While I was at DMU, I was interested in engaging with the scientists on their own terms and learning their language, while occasionally asking a question that invited them to open up the way they engaged with their material from my perspective. Physicist-philosopher, Isabelle Stengers’ advice stayed in my mind during the research; to approach to scientific practice, “by feeling its borders, experimenting with questions that the practitioners may accept as relevant, even if they are not their own questions,” (2005, 184) so as not to let the borders close in the art:  science encounter. DMU Scientist Jakob Tougaard was very open to the creative redeployment of the bio-sonar information produced by the porpoise for example, which he collected using hydrophones and acoustic data loggers. These navigation signals are featured in composer Jason Johnston’s audio work for Cascade, as a non-human form of mapping.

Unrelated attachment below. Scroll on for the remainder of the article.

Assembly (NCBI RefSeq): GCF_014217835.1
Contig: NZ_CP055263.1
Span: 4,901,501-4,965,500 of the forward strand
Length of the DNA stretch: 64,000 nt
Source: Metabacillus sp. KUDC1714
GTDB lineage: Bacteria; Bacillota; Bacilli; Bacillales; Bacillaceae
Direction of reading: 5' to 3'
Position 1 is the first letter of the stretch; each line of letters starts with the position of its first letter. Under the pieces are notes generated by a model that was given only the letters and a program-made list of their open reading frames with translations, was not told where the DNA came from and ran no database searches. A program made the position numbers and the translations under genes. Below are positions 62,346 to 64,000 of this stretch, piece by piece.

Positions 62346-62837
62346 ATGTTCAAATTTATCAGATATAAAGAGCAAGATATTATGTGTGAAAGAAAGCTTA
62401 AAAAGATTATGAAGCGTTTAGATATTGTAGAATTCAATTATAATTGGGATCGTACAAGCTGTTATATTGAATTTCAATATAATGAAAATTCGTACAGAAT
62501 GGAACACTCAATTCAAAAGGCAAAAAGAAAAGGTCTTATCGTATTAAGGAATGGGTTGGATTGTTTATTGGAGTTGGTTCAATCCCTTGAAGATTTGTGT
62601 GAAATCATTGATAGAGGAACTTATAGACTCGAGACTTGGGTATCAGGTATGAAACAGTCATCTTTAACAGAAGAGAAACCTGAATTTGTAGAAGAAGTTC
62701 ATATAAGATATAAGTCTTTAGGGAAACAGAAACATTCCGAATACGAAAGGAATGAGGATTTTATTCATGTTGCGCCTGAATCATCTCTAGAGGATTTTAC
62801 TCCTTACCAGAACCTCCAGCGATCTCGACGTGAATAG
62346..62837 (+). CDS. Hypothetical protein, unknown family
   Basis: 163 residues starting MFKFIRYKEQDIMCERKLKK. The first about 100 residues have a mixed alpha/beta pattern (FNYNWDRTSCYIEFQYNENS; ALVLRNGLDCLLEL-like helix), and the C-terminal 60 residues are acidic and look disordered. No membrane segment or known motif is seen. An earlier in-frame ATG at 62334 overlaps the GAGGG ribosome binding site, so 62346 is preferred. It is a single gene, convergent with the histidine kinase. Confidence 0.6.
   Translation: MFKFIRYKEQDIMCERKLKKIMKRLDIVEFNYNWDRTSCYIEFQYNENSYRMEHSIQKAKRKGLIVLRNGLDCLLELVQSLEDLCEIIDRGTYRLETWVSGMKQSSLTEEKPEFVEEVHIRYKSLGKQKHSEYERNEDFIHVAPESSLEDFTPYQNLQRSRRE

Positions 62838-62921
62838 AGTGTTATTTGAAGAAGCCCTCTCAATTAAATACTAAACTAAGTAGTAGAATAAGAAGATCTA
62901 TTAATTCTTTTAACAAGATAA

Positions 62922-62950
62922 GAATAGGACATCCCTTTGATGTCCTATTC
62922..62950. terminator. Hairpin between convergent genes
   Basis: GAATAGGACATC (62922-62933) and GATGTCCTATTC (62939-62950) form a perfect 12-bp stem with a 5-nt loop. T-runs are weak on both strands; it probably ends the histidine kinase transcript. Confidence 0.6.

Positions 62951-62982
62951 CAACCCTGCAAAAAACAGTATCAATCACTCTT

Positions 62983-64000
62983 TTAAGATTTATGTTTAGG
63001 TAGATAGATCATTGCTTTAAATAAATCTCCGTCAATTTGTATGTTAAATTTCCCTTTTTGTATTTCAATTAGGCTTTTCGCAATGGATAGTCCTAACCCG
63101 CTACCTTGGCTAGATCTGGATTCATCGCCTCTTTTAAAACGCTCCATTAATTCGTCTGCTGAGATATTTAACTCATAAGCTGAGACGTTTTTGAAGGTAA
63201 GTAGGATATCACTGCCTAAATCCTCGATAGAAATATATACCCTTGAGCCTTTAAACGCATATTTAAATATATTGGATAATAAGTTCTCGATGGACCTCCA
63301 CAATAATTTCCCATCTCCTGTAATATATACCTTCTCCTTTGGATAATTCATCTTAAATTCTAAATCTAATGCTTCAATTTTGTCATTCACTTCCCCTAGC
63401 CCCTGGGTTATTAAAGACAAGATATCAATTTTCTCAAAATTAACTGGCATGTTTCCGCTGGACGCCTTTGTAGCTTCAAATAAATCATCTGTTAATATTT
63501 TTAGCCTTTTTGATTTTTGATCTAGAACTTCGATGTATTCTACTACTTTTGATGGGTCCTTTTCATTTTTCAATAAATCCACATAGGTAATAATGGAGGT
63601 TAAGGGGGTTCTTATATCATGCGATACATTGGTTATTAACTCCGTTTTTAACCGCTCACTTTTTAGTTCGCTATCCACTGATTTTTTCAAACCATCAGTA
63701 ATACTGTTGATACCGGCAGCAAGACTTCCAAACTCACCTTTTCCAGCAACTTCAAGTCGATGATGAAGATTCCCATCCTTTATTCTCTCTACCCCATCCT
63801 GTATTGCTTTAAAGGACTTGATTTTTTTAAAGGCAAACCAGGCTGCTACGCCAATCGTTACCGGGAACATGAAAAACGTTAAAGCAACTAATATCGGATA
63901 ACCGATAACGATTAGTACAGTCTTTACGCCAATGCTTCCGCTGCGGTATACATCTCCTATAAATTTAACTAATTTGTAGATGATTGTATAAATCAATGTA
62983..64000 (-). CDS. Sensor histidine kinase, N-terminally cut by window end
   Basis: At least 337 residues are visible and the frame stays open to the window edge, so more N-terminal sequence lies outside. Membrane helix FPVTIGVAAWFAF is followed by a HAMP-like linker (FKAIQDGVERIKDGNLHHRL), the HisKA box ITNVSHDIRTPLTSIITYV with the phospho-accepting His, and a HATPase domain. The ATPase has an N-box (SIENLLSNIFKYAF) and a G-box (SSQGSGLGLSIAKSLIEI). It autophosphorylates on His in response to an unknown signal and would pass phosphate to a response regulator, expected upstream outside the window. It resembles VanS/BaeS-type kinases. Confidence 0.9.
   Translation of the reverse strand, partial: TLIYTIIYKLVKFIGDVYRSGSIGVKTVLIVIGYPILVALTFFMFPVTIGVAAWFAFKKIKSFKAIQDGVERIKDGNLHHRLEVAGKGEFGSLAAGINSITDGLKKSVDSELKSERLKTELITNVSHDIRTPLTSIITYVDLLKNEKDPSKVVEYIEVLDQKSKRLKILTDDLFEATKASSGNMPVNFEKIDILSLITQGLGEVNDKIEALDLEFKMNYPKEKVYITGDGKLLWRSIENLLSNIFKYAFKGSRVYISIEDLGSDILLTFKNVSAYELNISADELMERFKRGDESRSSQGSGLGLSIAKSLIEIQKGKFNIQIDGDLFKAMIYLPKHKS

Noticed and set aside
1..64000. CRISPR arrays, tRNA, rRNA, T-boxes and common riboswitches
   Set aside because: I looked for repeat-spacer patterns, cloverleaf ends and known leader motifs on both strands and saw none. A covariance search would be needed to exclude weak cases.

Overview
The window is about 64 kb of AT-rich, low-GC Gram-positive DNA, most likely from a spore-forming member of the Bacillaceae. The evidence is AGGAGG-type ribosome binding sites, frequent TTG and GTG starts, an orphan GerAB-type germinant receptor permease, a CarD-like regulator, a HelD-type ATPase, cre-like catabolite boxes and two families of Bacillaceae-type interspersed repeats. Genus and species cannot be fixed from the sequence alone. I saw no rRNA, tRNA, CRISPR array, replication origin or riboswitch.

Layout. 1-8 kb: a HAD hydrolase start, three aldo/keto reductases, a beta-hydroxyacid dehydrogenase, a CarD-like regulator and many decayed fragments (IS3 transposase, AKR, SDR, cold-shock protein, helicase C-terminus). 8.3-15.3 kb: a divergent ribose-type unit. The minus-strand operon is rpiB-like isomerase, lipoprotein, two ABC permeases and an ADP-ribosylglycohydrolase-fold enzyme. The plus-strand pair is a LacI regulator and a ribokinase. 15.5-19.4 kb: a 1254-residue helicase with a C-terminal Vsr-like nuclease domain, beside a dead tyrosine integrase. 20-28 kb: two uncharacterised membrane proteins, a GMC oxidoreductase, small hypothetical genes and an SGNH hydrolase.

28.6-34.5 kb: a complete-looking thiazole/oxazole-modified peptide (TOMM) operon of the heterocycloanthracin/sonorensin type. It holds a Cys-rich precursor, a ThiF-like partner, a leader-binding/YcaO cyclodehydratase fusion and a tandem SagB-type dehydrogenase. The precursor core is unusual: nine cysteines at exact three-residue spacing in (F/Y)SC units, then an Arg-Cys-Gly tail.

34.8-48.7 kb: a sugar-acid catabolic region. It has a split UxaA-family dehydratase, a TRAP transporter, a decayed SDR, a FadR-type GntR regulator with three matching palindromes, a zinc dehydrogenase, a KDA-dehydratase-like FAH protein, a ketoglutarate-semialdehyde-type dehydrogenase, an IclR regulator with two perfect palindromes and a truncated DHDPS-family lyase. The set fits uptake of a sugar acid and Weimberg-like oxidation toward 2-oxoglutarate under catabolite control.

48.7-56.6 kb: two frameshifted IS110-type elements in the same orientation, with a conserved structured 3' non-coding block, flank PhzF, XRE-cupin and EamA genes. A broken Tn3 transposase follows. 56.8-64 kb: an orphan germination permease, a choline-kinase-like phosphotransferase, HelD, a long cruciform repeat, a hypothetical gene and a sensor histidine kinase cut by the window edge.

Mobile relations